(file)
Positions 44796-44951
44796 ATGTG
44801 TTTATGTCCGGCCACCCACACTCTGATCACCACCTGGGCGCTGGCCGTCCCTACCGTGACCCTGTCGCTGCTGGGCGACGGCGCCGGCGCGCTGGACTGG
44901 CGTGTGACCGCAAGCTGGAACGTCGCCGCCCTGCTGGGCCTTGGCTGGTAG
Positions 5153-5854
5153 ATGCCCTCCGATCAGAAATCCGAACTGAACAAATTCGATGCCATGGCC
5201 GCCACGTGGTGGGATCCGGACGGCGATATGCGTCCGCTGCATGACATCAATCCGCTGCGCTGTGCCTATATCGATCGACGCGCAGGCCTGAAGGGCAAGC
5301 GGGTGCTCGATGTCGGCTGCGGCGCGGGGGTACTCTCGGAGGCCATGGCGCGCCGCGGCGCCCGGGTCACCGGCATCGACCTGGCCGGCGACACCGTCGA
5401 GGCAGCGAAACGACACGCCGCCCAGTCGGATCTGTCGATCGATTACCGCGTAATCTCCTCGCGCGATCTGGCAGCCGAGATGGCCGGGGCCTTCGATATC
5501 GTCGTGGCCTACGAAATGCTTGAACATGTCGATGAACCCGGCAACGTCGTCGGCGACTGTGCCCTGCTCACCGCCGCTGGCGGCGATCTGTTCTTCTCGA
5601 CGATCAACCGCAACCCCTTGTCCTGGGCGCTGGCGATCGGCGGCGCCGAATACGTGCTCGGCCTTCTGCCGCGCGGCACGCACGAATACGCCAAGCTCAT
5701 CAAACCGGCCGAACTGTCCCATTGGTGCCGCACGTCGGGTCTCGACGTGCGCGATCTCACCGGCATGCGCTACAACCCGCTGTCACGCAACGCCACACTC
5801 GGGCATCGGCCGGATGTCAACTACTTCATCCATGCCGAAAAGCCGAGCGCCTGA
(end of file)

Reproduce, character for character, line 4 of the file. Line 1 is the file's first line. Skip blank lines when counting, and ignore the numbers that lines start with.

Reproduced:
44901 CGTGTGACCGCAAGCTGGAACGTCGCCGCCCTGCTGGGCCTTGGCTGGTAG